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Technology Supporting Learning

By Peter Derby-Crook, CEO, Tanglin Trust School | Monday, 30 Jul 2018, 11:18 IST

Tanglin Trust School embraces technology where it supports learning. This year, every student from the age of 5 to 13 years has been bringing their own mobile learning tool to school, every day. In addition to this, all classes in Key Stage 1 (Years 1 and 2) now have their own set of 12 iPads in the classroom. This provides the teacher more flexibility about when to use them and enabling children to store content they have created on a particular iPad that they share with just one other class member. As teachers and students become more and more familiar with these devices, their impact on learning becomes ever more evident; affecting everything in school from the layout and organization of learning spaces to the nature of learning tasks.

Learning Spaces

Mobile devices have led to the much better integration of technology into learning. Students no longer need to move out to a 'special' location to access a computer or the internet; instead, they can take the device to wherever it is needed so that it can be used alongside other resources, both inside and outside the classroom. In fact, teachers are using the term ‘classroom’ less and now often refer to ‘learning spaces’, which really means any space in school where a learner might be.

Increasingly, teachers are looking for spaces outside of the classroom where small groups can work independently of the larger class, and collaboratively with each other. Over the past year we have been able to create several new spaces to help with this; particularly in Year 1, Year 2 and Year 6, where pods of desktops have been removed from the shared central areas, to create new breakout spaces with flexible furniture arrangements that can be adapted to suit the task.

Dynamic Libraries

The age of technology is redefining the role of libraries in educational institutions and recent modifications to the Infant School and Senior School libraries have responded to this change. Physical books still play a very important part in our learning and Tanglin prides itself on its collection of nonfiction and fiction books that can be found in the traditional way, by looking on the bookshelf, as well as by using our online catalogue. However, the need for an extensive reference section has been lessened by the availability of vast quantities of up to date information from innumerable sources that is available online.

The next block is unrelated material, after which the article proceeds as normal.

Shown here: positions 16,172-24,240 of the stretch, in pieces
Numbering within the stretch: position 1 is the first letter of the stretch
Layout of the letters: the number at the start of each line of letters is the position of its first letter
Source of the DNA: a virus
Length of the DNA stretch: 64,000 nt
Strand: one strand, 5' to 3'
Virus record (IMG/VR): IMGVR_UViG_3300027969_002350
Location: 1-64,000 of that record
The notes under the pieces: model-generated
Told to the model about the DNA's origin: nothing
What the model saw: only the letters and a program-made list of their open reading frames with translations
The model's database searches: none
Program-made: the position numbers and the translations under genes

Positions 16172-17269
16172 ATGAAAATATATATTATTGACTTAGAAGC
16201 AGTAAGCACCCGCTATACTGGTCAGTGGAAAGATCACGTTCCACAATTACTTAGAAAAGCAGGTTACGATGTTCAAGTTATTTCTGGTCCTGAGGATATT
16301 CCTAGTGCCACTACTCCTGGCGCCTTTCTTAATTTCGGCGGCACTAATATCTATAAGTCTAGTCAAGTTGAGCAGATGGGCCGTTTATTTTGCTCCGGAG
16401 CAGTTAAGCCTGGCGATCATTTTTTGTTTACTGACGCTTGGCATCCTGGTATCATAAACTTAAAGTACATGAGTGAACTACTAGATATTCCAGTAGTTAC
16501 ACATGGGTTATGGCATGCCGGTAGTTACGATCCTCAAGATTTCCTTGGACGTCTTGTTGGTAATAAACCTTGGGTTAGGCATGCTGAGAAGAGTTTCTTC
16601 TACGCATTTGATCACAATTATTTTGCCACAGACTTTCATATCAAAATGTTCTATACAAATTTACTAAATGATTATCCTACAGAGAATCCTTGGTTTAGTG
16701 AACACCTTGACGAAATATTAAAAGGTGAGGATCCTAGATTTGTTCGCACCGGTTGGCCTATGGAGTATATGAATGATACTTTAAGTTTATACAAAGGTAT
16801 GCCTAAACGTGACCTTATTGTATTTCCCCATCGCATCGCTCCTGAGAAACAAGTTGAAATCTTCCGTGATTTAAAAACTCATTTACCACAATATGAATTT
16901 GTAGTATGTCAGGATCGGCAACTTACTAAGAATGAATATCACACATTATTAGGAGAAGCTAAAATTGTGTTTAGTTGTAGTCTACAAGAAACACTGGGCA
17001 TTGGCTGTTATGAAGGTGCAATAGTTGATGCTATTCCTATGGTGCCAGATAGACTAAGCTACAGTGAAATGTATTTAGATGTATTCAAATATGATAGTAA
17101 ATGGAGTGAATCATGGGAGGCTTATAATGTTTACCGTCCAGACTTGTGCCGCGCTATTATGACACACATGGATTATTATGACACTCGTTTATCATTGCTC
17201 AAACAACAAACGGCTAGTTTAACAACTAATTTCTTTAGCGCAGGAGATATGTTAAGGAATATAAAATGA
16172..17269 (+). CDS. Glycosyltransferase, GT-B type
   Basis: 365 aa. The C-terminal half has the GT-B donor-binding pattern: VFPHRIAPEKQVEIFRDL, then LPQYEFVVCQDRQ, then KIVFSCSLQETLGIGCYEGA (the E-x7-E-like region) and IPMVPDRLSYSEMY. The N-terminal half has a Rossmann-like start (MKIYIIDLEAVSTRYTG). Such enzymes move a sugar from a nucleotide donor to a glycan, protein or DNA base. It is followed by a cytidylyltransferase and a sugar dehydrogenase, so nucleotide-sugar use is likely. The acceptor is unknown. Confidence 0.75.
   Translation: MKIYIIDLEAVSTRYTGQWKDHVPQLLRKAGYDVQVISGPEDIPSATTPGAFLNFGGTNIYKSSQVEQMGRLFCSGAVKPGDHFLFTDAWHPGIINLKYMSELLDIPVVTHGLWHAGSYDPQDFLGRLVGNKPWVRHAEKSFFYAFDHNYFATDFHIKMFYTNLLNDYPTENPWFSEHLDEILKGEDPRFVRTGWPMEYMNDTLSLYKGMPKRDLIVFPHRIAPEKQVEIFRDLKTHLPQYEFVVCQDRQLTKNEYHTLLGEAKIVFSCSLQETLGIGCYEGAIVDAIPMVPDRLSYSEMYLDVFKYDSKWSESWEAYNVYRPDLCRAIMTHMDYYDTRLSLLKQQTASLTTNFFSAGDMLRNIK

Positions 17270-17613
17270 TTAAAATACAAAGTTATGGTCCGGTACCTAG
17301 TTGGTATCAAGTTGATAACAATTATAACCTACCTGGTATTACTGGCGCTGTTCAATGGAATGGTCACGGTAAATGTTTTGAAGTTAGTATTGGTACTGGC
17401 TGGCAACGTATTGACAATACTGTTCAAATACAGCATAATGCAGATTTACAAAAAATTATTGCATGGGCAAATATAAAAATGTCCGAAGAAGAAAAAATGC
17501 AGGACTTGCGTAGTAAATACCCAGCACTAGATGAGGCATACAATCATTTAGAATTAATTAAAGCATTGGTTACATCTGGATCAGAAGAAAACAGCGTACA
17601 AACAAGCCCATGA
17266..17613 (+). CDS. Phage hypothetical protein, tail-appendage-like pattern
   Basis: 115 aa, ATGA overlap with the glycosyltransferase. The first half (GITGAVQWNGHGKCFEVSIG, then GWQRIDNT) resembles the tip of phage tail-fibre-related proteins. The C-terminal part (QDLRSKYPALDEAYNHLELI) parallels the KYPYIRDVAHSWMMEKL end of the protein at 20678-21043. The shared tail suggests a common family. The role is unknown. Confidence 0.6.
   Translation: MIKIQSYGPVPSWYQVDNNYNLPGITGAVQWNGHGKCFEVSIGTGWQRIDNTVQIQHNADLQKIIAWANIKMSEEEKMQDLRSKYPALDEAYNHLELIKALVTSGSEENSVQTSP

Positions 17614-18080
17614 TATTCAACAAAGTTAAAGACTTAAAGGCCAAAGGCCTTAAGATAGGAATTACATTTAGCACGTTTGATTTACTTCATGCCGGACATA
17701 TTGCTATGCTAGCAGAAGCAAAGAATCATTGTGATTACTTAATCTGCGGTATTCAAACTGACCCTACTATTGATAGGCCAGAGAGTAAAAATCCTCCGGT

At first, libraries responded to this by creating spaces for desktop computers alongside the bookshelves; these needed a large amount of space, in the same sort of quiet, ‘study zone’ environment. The growth of powerful, mobile devices has made access to online information truly ‘anytime, anywhere’ and has allowed us to create different kinds of spaces in the library. These are spaces where students can come together and discuss information, working collaboratively on projects in an authentic way.

In October 2015, the Infant Library formally opened its ‘Creation Station’ where children can use modelling materials to try out ideas that they find in the library books so that the learning suddenly becomes 3 dimensional. The Senior School Library now has 3 distinct Zones ‘Interactive’, ‘Study’ and ‘Collaborative’, with the Collaborative Zone being supported by a ‘Maker-Space’ that again helps to bring the learning to life with traditional and state of the art modelling resources.

3D Technology - Bringing Ideas to Life

Models have always been a part of teaching and learning; there are many objects and systems that are hard to visualise from a two dimensional diagram on a page. We are really excited about the developments in 3D technology that are revolutionising the way that models can be created and explored. 3D printers in the Junior School were used to great effect last year during Year 5’s Singapore topic to create scale models of landmark buildings with a precision that would have been unthinkable in schools just a few years ago - from designs and measurements researched by the students.

3D TVs in the Junior School science lab and Senior School science department have been used to bring an interactive model of the human body into the classroom which is much more powerful than a static, physical model. So far we have only scratched the surface of possibilities for both these technologies but we are already glimpsing a future where models of the world can be brought to life in front of the students - ready to be investigated and explored.

It’s not about the device, or the technology, it’s about the learning. As we make sure that we keep abreast of developments in technology, this is our focus. As well as experimenting with the potential of 3D technology, there are teachers exploring the capabilities of Windows tablets and new software such as the OneNote Class Notebook. Others are working on the potential of drones to take aerial pictures of the school to help children understand maps. In every case, the technology will only be adopted if there is a clear enhancement to the learning of our students.


August 2018
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